Her Mum has become a BSL professional level signer but I (to my everlasting shame) have not mastered this complex language. We do communicate in other ways though.
And with extraordinary commitment and steadfast love, Emily and her parents have figured out all sorts of ways to make her life happy and fulfilled and full of creativity and expression.
Emily does incredible drawings and loves singing along with her favourite pop stars booming away. She understands most things. For the 14th March, she will make her Dad a birthday cake, closely overseen by Mum – and of course – a Mother’s Day cake too.
Because of Emily’s autism, the strategy they have found for helping her feel happy and calm is through using a very detailed calendar and planning everything a month in advance. For this to work, they have to stick to it rigidly. If the plan is thrown, Emily is thrown, and she can feel very anxious. The calendar is their bible. The discipline involved in this is incredibly impressive. Lockdown has meant that this strict system was forced to change very suddenly. All of the usual activities were cancelled and support was withdrawn. So they had to adapt, fast, and keep things as steady as possible. Although the content has had to change, they have kept up with the structure of their timetable. Instead of going to the farm or the coffee shop with her carers as before, her Mum has constructed daily activities. So in sun, hail, wind and even snow, one or other of her parents will be seen every day at the right time, pushing her on the swing or bouncing with her on the trampoline. Each day is divided into sections. Emily has very limited speech but a clear understanding of what must happen and when.
Emily’s Mum has dedicated her life to making sure that Emily’s needs are met. She, like so many of you with children who have complex needs, will have found this year extremely tough going. I know it has been a living nightmare (hell) for many of you.
With very restricted help from the usual charities and social services and an inability to travel or see the usual people, it has often felt relentless, with moments of panic and despair.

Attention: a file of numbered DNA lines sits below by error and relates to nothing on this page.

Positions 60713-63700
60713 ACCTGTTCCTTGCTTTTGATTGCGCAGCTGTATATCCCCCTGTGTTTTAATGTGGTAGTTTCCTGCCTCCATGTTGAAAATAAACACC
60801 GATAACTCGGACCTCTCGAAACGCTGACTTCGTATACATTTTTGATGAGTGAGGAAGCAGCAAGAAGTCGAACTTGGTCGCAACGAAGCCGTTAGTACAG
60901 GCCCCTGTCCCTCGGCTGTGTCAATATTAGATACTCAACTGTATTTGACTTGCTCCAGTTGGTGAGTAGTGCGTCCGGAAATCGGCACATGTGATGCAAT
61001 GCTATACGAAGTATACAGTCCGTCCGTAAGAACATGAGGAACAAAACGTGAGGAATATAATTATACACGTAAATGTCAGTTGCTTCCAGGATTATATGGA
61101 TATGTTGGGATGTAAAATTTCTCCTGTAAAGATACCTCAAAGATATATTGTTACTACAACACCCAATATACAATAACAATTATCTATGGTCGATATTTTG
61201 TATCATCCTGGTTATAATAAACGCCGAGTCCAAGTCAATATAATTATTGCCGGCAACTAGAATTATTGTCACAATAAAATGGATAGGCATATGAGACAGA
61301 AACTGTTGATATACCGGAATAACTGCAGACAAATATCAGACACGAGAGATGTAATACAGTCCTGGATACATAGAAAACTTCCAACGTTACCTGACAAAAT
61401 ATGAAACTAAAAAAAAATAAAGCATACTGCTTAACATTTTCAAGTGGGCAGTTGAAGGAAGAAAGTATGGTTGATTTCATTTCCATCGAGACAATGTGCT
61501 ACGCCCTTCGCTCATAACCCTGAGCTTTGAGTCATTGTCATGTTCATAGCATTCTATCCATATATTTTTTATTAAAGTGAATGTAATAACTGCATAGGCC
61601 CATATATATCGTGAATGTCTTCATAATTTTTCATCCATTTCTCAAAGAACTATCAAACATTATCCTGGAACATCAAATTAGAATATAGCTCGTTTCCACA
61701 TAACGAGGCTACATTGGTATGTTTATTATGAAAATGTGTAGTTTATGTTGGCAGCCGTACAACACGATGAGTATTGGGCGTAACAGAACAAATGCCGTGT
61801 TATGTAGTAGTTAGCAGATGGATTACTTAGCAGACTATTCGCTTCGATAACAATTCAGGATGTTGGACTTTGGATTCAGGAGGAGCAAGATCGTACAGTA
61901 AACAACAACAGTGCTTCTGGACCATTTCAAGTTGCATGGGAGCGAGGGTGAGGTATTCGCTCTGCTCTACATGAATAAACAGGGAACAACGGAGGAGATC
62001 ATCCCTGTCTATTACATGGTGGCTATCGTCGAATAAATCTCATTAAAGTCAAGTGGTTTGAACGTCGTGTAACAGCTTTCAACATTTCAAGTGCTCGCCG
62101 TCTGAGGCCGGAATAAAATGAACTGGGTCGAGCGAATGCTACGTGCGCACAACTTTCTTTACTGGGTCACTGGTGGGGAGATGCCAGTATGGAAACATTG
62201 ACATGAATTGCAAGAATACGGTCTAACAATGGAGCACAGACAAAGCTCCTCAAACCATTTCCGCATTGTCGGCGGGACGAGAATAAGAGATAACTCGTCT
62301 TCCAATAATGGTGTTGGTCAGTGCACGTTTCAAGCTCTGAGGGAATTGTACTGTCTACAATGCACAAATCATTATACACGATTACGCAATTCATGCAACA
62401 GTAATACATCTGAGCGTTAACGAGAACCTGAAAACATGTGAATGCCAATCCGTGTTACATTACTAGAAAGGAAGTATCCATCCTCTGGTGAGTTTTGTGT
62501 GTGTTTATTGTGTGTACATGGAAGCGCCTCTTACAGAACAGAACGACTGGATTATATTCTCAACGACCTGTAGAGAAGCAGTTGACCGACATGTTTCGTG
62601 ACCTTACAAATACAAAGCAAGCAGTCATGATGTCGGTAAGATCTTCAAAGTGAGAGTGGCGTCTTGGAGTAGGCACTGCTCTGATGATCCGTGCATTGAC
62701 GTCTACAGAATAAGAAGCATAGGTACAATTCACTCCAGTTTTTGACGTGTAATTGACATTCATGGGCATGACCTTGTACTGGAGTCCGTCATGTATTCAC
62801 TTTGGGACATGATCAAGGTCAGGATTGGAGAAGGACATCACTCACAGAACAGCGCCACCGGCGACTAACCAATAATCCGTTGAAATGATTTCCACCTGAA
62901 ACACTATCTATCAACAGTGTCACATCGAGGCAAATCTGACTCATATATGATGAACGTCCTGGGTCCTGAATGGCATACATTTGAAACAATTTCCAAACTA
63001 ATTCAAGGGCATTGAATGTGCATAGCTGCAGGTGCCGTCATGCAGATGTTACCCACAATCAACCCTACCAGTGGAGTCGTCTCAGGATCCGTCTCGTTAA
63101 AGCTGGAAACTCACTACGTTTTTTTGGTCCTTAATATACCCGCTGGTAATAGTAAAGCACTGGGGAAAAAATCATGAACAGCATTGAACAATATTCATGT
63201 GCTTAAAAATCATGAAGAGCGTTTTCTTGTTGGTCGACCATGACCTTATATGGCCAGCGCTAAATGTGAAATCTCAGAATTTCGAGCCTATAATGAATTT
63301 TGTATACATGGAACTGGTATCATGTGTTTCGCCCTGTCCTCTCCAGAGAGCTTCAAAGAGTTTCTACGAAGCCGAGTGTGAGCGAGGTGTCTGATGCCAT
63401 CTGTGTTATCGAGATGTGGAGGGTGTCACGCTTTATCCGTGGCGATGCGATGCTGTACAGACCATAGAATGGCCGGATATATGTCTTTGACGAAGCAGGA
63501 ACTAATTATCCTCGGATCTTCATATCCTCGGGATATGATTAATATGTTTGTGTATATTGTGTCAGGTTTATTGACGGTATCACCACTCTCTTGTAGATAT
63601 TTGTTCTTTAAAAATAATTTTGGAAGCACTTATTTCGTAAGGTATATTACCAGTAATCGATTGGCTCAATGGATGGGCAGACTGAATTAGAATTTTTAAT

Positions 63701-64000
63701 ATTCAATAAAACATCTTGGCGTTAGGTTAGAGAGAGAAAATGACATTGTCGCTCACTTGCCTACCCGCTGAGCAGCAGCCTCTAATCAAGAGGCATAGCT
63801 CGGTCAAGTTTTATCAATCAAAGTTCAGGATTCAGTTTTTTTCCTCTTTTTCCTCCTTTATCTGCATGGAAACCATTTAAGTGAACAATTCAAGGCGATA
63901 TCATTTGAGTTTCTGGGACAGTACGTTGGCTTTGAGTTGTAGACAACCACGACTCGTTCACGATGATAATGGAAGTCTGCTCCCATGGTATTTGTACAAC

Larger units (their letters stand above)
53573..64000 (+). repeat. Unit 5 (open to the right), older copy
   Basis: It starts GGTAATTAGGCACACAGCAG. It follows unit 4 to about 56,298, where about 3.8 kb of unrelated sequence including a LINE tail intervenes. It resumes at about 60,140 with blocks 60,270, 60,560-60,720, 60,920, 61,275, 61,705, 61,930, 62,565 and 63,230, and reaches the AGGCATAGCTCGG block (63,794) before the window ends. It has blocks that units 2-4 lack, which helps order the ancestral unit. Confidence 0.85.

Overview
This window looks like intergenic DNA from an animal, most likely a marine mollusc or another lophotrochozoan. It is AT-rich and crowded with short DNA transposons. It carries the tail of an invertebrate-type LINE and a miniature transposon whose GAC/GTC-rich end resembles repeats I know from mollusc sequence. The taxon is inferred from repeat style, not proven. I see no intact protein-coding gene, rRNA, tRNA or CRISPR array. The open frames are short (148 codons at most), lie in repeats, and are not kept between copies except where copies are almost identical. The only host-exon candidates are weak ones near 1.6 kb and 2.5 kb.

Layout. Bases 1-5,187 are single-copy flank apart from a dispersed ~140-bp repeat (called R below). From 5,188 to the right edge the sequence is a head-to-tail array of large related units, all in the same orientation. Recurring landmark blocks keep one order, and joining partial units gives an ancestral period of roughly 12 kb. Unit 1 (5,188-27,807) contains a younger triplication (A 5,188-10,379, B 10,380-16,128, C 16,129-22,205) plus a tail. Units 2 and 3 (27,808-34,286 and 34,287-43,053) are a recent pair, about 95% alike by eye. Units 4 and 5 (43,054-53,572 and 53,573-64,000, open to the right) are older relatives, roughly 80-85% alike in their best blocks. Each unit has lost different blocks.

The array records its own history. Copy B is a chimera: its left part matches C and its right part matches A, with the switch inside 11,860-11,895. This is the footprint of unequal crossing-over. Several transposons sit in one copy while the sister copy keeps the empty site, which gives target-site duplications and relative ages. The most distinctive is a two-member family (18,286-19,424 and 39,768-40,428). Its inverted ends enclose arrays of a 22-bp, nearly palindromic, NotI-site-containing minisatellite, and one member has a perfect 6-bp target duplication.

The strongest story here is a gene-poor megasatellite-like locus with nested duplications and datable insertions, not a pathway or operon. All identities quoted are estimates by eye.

Many carers have been caring around the clock to support the person they care for through lockdown and have had to give up paid work altogether. Yet the main benefit for carers, Carer’s Allowance – the lowest benefit of its kind at just £67.25 – is set to rise by just 35p a week in April.
This has been a real struggle as Covid has brought higher costs for many – from increased food bills as cheaper alternatives are less available, to having to cover delivery fees and purchasing Personal Protective Equipment. Many people have also paid out privately to replace therapies that have been withdrawn.
By plugging the gap left by the cancelled public services, you carers have also been essential in supporting our health and care systems throughout the pandemic, often at huge personal cost to your health, wellbeing, and finances. And day in, day out, you have cared for your children, you have done your best for them, you have carried on giving your love.
And for all that, you all deserve a whopping great Mother’s Day medal.
I am so proud of Emily and her parents for getting through all this and of how much they have achieved. The support and the love they give and keep giving is awe inspiring. I am so privileged to be Emily’s grandmother and to share in all the joy she brings. She is a ray of spring sunshine in all of our lives, as we slowly emerge from this longest of winters.
Caring for children with disabilities and complex needs is the toughest and most important job going. I take my hat off – to them and to all of you – for getting through. We are nearly there, and I so look forward to spending time in the sunshine with my own wonderful family – and with the wider LOOK family too – as soon as we are able.
Happy Mothers Day to all of you.
Carers UK are running a campaign to have the work that carers do recognised and calling on the government to act to address the financial hardship that many carers face. Please follow the link below for more information about this campaign and how you can get involved.